Structure-Based Drug Design and Structural Biology Study of Novel Nonpeptide Inhibitors of Severe Acute Respiratory Syndrome Coronavirus Main ProteaseLu, I.L., Mahindroo, N., Liang, P.H., Peng, Y.H., Kuo, C.J., Tsai, K.C., Hsieh, H.P., Chao, Y.S., Wu, S.Y.
(2006) J.Med.Chem. 49: 5154-5161
- PubMed: 16913704
- DOI: 10.1021/jm060207o
- Primary Citation of Related Structures:  2GZ8, 2GZ9
- PubMed Abstract:
Severe acute respiratory syndrome coronavirus (SARS-CoV) main protease (M(pro)), a protein required for the maturation of SARS-CoV, is vital for its life cycle, making it an attractive target for structure-based drug design of anti-SARS drugs. The st ...
Severe acute respiratory syndrome coronavirus (SARS-CoV) main protease (M(pro)), a protein required for the maturation of SARS-CoV, is vital for its life cycle, making it an attractive target for structure-based drug design of anti-SARS drugs. The structure-based virtual screening of a chemical database containing 58,855 compounds followed by the testing of potential compounds for SARS-CoV M(pro) inhibition leads to two hit compounds. The core structures of these two hits, defined by the docking study, are used for further analogue search. Twenty-one analogues derived from these two hits exhibited IC50 values below 50 microM, with the most potent one showing 0.3 microM. Furthermore, the complex structures of two potent inhibitors with SARS-CoV M(pro) were solved by X-ray crystallography. They bind to the protein in a distinct manner compared to all published SARS-CoV M(pro) complex structures. They inhibit SARS-CoV M(pro) activity via intensive H-bond network and hydrophobic interactions, without the formation of a covalent bond. Interestingly, the most potent inhibitor induces protein conformational changes, and the inhibition mechanisms, particularly the disruption of catalytic dyad (His41 and Cys145), are elaborated.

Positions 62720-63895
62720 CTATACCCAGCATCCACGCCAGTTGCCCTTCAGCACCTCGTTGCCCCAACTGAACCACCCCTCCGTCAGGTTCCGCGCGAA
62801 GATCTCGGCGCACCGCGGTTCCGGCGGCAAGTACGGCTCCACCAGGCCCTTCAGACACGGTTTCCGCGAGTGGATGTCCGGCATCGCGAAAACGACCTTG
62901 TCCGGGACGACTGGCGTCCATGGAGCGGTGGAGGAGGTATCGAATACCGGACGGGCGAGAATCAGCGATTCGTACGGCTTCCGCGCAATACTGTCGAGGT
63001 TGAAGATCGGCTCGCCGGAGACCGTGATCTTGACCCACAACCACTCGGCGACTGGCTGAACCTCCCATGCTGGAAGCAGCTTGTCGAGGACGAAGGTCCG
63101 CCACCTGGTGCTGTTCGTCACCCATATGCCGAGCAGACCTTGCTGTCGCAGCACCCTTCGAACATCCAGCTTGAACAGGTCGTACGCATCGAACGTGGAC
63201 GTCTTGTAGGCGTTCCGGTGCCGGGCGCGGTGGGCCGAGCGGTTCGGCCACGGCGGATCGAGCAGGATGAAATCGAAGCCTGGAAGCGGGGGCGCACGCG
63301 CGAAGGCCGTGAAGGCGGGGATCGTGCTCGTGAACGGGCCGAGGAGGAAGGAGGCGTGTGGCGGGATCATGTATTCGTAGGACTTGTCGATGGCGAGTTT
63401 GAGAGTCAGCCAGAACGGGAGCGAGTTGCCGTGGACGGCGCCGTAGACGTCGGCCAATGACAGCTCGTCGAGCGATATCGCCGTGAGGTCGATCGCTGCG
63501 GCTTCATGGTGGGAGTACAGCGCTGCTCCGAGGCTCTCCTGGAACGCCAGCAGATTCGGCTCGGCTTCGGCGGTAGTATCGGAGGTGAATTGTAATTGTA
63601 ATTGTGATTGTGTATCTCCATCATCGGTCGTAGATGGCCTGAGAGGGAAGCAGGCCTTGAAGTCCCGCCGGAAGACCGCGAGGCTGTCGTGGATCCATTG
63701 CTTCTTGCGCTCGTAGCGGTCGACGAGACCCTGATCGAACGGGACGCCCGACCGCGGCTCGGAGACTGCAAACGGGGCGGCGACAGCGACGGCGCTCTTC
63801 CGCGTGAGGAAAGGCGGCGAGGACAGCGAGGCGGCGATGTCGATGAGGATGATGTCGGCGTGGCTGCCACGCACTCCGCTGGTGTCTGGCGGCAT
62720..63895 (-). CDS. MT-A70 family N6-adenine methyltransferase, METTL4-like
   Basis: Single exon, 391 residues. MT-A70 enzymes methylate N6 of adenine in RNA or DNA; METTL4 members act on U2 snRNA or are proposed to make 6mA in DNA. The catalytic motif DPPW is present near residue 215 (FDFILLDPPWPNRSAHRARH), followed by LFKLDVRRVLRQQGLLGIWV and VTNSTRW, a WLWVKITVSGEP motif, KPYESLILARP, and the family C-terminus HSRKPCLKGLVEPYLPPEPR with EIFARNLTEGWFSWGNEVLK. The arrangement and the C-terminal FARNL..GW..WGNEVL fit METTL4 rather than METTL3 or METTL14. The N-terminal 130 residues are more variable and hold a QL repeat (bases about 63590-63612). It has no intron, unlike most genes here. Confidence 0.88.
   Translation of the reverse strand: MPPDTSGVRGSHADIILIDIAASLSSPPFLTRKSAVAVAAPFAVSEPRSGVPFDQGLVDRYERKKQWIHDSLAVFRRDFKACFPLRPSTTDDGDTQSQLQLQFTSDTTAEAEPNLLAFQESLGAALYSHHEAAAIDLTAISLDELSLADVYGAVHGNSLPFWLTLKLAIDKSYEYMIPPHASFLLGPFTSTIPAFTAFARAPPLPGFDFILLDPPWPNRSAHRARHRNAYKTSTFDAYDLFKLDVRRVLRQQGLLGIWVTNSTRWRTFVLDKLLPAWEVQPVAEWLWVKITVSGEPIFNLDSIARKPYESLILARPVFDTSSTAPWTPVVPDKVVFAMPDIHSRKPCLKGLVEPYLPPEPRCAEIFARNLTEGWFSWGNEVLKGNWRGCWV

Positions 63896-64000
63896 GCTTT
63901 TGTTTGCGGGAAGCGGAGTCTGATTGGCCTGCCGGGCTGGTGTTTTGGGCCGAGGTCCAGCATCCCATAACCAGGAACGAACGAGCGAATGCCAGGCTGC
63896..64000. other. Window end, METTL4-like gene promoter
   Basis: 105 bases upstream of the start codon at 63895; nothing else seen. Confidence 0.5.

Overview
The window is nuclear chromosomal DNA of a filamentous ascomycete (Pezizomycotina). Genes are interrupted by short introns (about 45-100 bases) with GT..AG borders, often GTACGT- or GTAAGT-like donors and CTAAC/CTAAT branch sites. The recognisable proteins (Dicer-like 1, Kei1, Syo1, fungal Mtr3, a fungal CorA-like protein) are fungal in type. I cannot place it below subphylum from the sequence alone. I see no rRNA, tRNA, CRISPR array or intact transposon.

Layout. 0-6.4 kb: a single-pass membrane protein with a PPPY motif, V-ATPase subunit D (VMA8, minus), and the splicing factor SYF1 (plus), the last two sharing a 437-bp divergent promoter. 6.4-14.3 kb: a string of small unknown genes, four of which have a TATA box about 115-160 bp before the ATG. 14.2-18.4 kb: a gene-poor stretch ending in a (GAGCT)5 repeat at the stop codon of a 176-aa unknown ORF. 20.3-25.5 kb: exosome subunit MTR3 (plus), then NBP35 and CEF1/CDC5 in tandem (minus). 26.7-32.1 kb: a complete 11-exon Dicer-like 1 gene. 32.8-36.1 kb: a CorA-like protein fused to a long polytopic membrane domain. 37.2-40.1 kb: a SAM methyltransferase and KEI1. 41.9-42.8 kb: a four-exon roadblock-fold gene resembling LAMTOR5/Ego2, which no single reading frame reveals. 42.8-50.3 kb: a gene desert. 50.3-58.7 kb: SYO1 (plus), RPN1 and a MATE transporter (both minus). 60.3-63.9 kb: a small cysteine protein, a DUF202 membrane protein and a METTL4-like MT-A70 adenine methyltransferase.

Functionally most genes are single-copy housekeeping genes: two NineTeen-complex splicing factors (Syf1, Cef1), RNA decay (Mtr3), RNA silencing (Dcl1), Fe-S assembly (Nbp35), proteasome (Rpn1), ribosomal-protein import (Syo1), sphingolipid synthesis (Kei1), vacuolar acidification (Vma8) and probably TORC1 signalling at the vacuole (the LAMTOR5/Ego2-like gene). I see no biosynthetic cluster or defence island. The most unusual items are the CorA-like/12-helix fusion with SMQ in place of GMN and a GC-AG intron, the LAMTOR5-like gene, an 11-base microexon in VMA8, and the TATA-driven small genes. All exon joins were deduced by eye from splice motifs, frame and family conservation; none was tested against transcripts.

Graduate Institute of Life Sciences, National Defense Medical Center, Taipei, Taiwan, Republic of China.